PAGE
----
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Component processes underlying future thinking

D'Argembeau, Arnaud
Jumentier, Sabrina
Published in Memory & Cognition. 2010, vol. 38, no. 6, p. 809-819
Abstract This study sought to investigate the component processes underlying the ability to imagine future events, using an individual-differences approach. Participants completed several tasks assessing different aspects of future thinking (i.e., fluency, specificity, amount of episodic details, phenomenology) and were also assessed with tasks and questionnaires measuring various component processes that have been hypothesized to support future thinking (i.e., executive processes, visual–spatial processing, relational memory processing, self-consciousness, and time perspective). The main results showed that executive processes were correlated with various measures of future thinking, whereas visual–spatial processing abilities and time perspective were specifically related to the number of sensory descriptions reported when specific future events were imagined. Furthermore, individual differences in self-consciousness predicted the subjective feeling of experiencing the imagined future events. These results suggest that future thinking involves a collection of processes that are related to different facets of future-event representation.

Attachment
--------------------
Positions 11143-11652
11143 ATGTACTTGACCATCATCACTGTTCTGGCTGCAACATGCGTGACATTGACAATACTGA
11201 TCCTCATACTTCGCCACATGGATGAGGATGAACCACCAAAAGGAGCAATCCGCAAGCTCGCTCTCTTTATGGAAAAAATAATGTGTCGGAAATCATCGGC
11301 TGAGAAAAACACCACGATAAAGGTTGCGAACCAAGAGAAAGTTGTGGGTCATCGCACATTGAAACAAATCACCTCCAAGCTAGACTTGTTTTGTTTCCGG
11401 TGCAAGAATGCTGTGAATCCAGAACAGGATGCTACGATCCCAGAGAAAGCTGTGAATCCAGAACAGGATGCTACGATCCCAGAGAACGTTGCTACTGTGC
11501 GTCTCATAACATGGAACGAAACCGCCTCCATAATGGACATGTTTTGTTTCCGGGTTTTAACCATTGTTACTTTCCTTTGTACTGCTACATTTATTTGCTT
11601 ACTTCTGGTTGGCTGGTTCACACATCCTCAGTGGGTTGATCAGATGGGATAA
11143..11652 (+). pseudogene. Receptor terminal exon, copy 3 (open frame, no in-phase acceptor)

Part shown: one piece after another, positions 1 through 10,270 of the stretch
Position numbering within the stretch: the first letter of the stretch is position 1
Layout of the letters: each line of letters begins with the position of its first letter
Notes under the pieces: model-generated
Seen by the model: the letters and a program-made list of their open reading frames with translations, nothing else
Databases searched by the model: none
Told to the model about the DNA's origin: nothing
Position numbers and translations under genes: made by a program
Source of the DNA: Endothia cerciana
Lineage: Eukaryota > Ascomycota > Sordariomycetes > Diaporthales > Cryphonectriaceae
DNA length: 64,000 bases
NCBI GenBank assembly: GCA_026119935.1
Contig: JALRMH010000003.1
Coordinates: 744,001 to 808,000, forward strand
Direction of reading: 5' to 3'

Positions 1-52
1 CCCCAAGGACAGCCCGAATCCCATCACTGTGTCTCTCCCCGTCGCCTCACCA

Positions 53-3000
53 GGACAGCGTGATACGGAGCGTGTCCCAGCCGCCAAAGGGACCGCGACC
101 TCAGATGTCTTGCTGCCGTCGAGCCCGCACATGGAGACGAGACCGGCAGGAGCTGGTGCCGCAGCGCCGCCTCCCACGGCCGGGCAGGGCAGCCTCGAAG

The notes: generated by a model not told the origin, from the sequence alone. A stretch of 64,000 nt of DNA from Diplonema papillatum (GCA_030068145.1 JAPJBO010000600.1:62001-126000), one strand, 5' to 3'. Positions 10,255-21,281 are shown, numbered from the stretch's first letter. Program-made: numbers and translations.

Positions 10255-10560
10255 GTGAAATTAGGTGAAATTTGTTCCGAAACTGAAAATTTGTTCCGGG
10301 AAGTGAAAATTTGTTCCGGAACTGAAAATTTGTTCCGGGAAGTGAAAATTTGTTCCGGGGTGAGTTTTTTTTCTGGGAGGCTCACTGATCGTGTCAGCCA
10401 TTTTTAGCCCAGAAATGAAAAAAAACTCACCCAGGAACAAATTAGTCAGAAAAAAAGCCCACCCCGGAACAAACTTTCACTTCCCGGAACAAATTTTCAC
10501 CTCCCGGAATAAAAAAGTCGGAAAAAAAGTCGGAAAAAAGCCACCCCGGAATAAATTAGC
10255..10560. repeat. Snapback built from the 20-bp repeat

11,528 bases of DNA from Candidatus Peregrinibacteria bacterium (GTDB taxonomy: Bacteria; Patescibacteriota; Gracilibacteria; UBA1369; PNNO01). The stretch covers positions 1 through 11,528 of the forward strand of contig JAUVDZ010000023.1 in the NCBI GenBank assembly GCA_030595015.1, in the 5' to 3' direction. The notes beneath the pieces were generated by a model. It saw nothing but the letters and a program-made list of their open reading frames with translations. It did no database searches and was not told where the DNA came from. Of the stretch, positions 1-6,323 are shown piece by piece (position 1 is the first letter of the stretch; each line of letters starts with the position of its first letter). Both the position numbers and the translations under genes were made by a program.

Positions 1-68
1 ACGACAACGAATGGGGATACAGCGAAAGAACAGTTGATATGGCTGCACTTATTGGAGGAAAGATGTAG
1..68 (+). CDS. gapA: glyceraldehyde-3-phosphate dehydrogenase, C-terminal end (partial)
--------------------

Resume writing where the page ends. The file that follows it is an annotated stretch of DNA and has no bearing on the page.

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Research groups Affective sciences
Unité de psychopathologie et neuropsychologie cognitive (UPNC)
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D'ARGEMBEAU, Arnaud et al. Component processes underlying future thinking. In: Memory & Cognition, 2010, vol. 38, n° 6, p. 809-819. doi: 10.3758/MC.38.6.809 https://archive-ouverte.unige.ch/unige:29543

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Deposited on : 2013-09-02

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